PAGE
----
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Our working conditions are your children’s learning conditions

Hello to all parents of University of Southampton students:

We wanted, as a branch, to talk to the parents of the students affected by the recent industrial action, and potentially by its continuation in the summer term. Some of us are also parents of students who are at university, or who will soon be, and we are acutely aware that the strike has an impact well beyond the campus.

We are striking because of changes that are threatened to our pensions, which are held by USS (the Universities Superannuation Scheme), one of the largest private pension schemes in the UK.

No employee wants to go on strike, and in particular members of UCU (the trades union for academic and related staff) do not want to go on strike, because we know that our actions affect our students. Whilst not all members of UCU are lecturing staff, it’s clear that our actions do have an impact – whether we are helping your students in the library, providing them with technical support, or providing the services that support their lives at university.

We know that students who are at the University of Southampton are capable, intelligent and socially aware adults. We have seen that from the support from the Student Union, from individual students on the picket line, and especially from the spontaneous and welcome gifts of hot drinks and food given to members standing on picket lines.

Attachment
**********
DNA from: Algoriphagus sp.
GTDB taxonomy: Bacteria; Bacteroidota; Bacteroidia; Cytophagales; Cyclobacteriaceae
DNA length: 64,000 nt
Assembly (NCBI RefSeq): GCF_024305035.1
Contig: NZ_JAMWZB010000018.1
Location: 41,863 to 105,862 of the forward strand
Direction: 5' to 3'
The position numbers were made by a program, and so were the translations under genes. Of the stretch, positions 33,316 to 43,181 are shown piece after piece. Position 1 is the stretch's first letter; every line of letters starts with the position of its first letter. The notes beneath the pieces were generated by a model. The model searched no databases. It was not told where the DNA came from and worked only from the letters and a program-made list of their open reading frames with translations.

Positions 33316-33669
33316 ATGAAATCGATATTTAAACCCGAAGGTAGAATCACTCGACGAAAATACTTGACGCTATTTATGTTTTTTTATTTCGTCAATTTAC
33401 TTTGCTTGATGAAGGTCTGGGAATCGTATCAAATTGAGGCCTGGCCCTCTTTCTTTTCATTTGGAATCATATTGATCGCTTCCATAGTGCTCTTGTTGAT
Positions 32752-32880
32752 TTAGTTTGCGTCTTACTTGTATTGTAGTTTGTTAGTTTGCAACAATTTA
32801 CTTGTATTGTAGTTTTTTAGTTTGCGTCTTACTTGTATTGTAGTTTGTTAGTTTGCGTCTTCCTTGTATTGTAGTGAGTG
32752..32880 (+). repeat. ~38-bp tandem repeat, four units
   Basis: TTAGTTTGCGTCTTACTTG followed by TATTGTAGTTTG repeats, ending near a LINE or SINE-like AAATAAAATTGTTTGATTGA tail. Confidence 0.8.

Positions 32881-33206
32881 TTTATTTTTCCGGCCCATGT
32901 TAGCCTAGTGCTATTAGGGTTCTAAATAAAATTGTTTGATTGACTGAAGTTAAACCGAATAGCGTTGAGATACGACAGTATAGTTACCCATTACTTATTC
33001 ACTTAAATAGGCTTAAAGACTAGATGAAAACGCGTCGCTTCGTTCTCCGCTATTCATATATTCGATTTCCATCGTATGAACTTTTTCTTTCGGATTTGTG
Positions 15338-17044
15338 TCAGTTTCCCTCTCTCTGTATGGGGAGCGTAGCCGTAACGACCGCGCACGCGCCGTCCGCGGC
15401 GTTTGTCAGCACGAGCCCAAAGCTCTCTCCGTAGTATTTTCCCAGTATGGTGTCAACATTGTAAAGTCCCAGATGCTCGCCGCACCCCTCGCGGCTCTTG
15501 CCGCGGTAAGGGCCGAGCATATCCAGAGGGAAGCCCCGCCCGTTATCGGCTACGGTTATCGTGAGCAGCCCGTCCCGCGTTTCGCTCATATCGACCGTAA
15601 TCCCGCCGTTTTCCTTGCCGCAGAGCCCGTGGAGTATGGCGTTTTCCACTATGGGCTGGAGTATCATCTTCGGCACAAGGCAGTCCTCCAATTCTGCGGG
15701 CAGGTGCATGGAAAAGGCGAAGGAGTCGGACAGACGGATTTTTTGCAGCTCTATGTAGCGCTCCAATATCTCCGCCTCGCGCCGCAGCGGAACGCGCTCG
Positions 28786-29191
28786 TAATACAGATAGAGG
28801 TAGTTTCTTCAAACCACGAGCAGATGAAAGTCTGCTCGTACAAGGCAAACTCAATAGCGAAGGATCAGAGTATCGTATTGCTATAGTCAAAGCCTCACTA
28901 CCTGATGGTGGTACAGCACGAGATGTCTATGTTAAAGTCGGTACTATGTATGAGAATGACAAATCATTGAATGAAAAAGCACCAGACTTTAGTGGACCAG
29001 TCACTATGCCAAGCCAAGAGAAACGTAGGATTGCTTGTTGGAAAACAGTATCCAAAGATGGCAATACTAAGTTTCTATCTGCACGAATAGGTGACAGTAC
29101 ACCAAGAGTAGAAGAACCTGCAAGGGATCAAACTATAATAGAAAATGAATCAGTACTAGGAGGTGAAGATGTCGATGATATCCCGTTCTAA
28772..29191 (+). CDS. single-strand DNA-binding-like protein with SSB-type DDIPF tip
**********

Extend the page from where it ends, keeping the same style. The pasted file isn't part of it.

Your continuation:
However, we know that parents, as their children return home for the Easter break, will be keen to understand how our actions may impact on their future. We would all feel the same for our own children (and do).

The reasons for our action are clear: the promises made by Universities UK (the employers’ representatives) in previous changes to our pensions have not been kept. The changes can be summed up simply: the USS and UUK position is that extra risk for the employer is intolerable, even when shared by 350 institutions, but that high risk is fine when borne by us as individuals.

UUK now say they are appointing an independent group to examine the valuation of the scheme, which sets out a hypothetical deficit they have insisted needs to be addressed, but it’s not clear how the independent nature of the panel will be assured if UUK alone is involved in its appointment.

Finally, we as a union are not alone in questioning how UUK have brought us all to this state of affairs. Even the vice-chancellors of some of our most eminent universities – including Warwick and Cambridge – are joining in with challenging UUK’s methodology and actions.

We ask you please, to support us in our action. UUK can end this industrial dispute at any time. We know our withdrawal of labour has a cost – not just to us, but also to the students. Please, if you feel you can, write to the President and Vice-Chancellor, Sir Christopher Snowden (vice-chancellor@soton.ac.uk) and make your views heard; as an influential VC he can act to help end this dispute.

Southampton UCU

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